The standard technique to determine the six parameters
(Lc, Bc, xc, yc, f, b) is by means of a
least squares fit. It is beyond the scope of
this article to give a detailed introduction into least squares fitting
procedures, but the basic idea is easily explained.
As a first step, we pick n reference stars, where n is equal or greater
than the number of parameters we try to determine, and
measure their film and celestial coordinates (xi, yi,Li, Bi), i = 1¼n.
We also need a reasonably good initial guess for each parameter.
With these initial values, we transform the (Li, Bi) coordinates of our
reference stars into film coordinates ([^(x)]i, [^(y)]i).
The distance si between the computed and actual position of a reference star is
Are we finally done? Not quite yet - our algorithm assumes a perfect
lens, free of pincushion or barrel distortion, whereas most wide-angle lenses
show at least moderate distortions. Other factors that may further distort
the image are film shrinkage during processing and atmospheric refraction.
A test calculation using an image taken with a 28 mm wide-angle lens
and digitized to a size of 1500×1000 pixels
showed an average error between the computed and actual film coordinates
of 4 pixels, which is big enough to prevent accurate registration of the
images. The quick remedy is to ``warp'' (or rather, de-warp) the image with
a third-order polynomial transform, i. e.
The complete algorithm has been coded into a PASCAL program which takes as input file a list containing the pixel coordinates, right ascension and declination of the reference stars as well as some parameters specifying the size of the transformed image. Conversion between equatorial (right ascension/declination) and galactic coordinates is done automatically.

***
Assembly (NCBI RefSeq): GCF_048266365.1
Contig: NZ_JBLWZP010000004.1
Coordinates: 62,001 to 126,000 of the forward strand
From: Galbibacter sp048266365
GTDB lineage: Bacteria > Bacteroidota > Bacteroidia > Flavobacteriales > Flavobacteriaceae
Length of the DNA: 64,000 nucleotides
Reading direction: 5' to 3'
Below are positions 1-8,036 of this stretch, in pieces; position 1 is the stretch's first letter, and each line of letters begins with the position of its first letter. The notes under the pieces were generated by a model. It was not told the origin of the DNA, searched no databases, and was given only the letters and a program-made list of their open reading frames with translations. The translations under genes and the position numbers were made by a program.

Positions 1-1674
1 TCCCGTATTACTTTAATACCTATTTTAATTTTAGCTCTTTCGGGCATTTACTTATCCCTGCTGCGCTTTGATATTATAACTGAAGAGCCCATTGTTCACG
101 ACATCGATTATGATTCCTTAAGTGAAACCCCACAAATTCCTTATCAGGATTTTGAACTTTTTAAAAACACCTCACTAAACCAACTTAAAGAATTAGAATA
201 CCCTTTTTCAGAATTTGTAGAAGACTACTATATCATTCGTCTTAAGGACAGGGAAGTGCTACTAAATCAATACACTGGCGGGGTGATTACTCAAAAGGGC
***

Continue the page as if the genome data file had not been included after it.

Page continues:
As described in section 3, the native map projection of the final image is a cylindrical equidistant projection. While allowing easy stitching of the individual frames, this projection has the disadvantage of showing substantial distortions in the form of elongated stars near the galactic poles. Therefore, two new versions of the image were created: A galacticAitoff projection and an azimuthal equidistant projection with two separate images for the northern and southern hemisphere.
The All-Sky panorama images can be seen at
http://home.arcor-online.de/axel.mellinger/allsky.htmlIn addition, articles on the image have been published in several magazines[3,4,5,6]
|1||Sco - Sgr - Sct||28||1997-07-06||07:31 - 08:00||Kodak PJM 2||1|
|2||CMa - Pup - Vel||28||1998-03-25||20:04 - 20:44||Kodak PJM 2||3|
|3||Vel - Cru - Car||28||1998-03-28||01:13 - 01:53||Kodak PJM 2||3|
|4||Sco - Cen||28||1998-03-28||02:25 - 03:00||Kodak PJM 2||3|
|5||CMa - Pup - Vel||28||1998-03-29||20:42 - 21:22||Kodak PJM 2||3|
|6||Sco - Sgr - Sct||28||1998-03-30||02:13 - 02:53||Kodak PJM 2||3|